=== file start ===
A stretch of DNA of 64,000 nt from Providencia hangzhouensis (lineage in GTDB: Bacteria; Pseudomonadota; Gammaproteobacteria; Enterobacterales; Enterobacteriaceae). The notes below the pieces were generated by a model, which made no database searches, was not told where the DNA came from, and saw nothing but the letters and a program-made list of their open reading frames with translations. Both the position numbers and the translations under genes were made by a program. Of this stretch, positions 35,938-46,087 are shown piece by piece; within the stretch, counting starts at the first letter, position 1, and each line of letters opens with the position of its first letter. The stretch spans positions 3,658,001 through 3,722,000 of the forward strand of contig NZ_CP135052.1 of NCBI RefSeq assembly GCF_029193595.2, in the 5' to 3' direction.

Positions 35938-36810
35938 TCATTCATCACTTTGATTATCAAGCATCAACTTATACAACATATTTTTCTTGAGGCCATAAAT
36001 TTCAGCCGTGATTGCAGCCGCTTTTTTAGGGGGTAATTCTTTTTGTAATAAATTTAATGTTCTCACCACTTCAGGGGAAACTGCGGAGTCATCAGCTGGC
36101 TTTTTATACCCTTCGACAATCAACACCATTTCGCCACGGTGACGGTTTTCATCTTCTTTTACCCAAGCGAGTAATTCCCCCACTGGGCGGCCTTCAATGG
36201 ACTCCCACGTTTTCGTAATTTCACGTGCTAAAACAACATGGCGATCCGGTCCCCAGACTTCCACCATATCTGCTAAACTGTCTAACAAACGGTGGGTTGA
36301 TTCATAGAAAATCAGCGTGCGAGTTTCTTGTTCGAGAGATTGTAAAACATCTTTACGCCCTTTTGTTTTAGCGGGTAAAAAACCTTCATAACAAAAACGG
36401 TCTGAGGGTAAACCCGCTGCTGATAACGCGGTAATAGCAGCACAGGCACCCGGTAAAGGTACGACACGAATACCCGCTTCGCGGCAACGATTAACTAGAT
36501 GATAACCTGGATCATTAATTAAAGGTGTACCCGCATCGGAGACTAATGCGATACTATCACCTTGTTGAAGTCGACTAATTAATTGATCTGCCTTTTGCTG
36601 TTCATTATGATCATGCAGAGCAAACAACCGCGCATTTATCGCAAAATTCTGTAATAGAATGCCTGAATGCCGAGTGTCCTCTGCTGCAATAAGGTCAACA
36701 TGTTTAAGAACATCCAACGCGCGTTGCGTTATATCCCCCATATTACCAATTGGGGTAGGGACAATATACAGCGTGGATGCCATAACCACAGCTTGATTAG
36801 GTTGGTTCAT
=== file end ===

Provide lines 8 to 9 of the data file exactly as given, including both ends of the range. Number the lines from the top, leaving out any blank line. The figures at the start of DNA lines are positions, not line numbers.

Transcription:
36401 TCTGAGGGTAAACCCGCTGCTGATAACGCGGTAATAGCAGCACAGGCACCCGGTAAAGGTACGACACGAATACCCGCTTCGCGGCAACGATTAACTAGAT
36501 GATAACCTGGATCATTAATTAAAGGTGTACCCGCATCGGAGACTAATGCGATACTATCACCTTGTTGAAGTCGACTAATTAATTGATCTGCCTTTTGCTG